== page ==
Immigration reform could help stop obesity
The food movement should make immigration reform its top priority during the rest of the Obama administration, White House nutrition policy adviser Sam Kass said in a wide-ranging speech Wednesday.
“If you speak to fruit and vegetable farmers, they don’t ask for subsidies. They ask for a dependable labor force. If we want to change the food system this is an issue we need to get engaged in,” said Kass, who is also executive director of First Lady Michelle Obama’s Let’s Move! Campaign.
The Senate has passed an immigration reform bill, he noted, adding that President Barack Obama “is waiting for the speaker act.”
Kass made his remarks at The New York Times “Food for Tomorrow” conference held at the Stone Barns Center for Food and Agriculture in Pocantico Hills, N.Y. (See link to Kass’s speech below.)
The conference was headlined by food advocates who have pushed hard for the administration to take strong positions on healthy food, but have also criticized its efforts as not tough enough, even though the School Nutrition Association, which represents school food service directors and the companies that make school foods, and Republican leaders in Congress have proposed rolling back the school meal rules under the Healthy Hunger-Free Kids Act.
The food movement’s second priority should be raising the minimum wage, Kass said, noting that low incomes prevent many people from eating healthier foods.
The third priority should be addressing climate change and the fourth should be using provisions in the Affordable Care Act to encourage hospitals and other health care providers to make healthy eating a part of prescriptions for patients.
“Food is our medicine,” Kass said. He added that Wholesome Wave, a Connecticut group, has done “incredible” work to encourage doctors to issue vegetable prescriptions, but that there is “massive, untapped potential” in this area.
Fifth, Kass said, the food movement should work to increase demand for healthy foods.
“We will only be successful if we understand the limits of Washington’s ability to solve these problems,” he said. “Food is one of the ultimate expressions of who we are, of our culture, of our understanding of ourselves. The food choices we make are a part of those values.”
It is for those reasons, he added, that the administration has put so much effort into opposing the marketing of “junk foods” to children and promoting the marketing of healthier foods.
“We have to make things like fruits and vegetables and whole grains as fun and sexy and emotionally charged as sugary drinks and chips,” he added.
Kass also defended the administration’s decision to ask pharmaceutical companies to voluntarily stop marketing antibiotics for animal growth.
“Anyone who tells you the work we have done on antibiotics is toothless is just simply dead wrong,” Kass said, noting that 25 companies that provide antibiotics for animal use are changing their labels.
If farmers do not administer antibiotics according to the label “they are in violation of the law,” he said, adding that “It will no longer be legal to use antibiotics for growth promotion.”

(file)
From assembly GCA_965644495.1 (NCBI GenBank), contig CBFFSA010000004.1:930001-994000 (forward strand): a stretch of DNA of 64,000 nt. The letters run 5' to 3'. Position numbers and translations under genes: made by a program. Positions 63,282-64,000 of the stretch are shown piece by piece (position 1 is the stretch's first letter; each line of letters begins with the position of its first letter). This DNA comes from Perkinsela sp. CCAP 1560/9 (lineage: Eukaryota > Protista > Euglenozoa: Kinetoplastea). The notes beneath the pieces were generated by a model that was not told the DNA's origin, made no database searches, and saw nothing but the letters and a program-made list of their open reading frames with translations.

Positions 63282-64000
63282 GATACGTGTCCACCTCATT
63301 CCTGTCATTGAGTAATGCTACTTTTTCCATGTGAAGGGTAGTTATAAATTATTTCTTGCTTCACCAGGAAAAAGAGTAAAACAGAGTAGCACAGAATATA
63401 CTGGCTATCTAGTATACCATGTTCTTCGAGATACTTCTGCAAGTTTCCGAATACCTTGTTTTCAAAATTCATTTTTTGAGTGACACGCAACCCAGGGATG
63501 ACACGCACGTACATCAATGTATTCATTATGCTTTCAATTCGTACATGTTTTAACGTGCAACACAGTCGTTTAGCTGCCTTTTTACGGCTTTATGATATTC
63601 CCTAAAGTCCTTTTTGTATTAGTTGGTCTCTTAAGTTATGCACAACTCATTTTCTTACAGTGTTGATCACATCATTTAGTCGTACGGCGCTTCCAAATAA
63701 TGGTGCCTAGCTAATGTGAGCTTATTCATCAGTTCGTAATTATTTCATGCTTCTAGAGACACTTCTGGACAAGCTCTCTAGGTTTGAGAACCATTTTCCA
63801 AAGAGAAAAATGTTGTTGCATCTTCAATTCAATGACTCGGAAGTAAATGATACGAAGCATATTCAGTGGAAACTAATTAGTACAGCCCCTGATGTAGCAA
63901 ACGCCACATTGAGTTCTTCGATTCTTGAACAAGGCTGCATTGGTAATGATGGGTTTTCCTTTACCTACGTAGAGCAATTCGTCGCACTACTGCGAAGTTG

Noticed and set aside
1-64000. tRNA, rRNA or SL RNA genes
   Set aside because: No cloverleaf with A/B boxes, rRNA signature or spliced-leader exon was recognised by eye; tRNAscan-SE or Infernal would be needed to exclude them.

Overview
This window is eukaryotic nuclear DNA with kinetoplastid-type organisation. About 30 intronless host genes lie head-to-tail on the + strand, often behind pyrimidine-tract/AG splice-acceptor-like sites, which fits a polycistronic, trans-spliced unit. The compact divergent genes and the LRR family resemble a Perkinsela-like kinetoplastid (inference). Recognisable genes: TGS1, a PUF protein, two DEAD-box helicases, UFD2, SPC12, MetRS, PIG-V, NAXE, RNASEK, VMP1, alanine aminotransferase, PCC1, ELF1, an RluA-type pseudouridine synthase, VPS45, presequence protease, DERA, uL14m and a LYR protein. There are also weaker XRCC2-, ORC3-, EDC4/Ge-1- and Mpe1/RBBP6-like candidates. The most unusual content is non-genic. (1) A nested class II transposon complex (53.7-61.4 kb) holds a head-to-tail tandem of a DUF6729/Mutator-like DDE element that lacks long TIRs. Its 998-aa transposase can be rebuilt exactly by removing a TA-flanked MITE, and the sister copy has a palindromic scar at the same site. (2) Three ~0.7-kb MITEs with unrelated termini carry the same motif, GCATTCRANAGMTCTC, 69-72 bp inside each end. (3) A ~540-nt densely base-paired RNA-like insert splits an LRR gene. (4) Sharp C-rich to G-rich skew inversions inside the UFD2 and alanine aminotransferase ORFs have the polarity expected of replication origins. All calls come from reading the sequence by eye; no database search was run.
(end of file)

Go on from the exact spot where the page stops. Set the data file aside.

“People are right to point to enforcement as a serious issue,” he said, but “that was going to be an issue no matter what steps we took.”
The administration is “pushing for transparency” to assess the success of that strategy, and if administration officials do not see the approach is succeeding “we will take additional steps.”
Kass praised provisions of the farm bill including the level of conservation spending compared to crop subsidies, the end of direct payments and the increase in research for specialty crops. But he also said “Partisanship is holding progress back.”
“We were not pleased with levels of crop insurance in the farm bill,” he said. While advocates for the Supplemental Nutrition Assistance Program, known as SNAP or food stamps, had prevented the proposed work requirements and a $40 billion cut in benefits from being included in the final bill, Republicans “were able to decouple SNAP from other social safety programs,” which makes it harder for low income people to gain access to the program, he added.
Kass urged the advocates to “know your allies and be open to new allies” and not “discredit” leaders who have taken actions that are not completely satisfying.
“If you hack away at their legs, it makes it harder for them to walk,” he said.
Foodies should “celebrate our wins better,” he said, adding that they must accept “the food industry is here to stay.”
No world leader, he said, will take seriously the notion that it is not necessary to “engage the food industry that is feeding everybody.”
With health insurance companies, he said, the message should not be the importance of local food, but that healthy eating reduces costs. With school administrators, the message should not be that food is the center of everything, but that healthy eating will improve test scores.
“Right now we have a lot of momentum,” Kass said. “A politician will be the first to tell you that momentum is one of the most difficult things to secure. But it is also one of the most critical and we have it.”
“Even the push-back excites me.,” he added. “I love the push-back. It is indicative of just how much progress we are making. Every day I am stunned by how far we have come.”
But Kass warned the foodie audience that “the ballot box is as important as the lunch box. Voters need to care. If we are serious about change then we need to get serious about politics. In states where a lot of these crops are grown people care and a lot of money is invested in the system.”
The road toward healthier eating and ending obesity and poverty will be filled with arguments, reversals and fights, Kass said, but “kid by kid, school by school, policy by policy, it is the only path forward and it is going to get us where we need to go.”
–The Hagstrom Report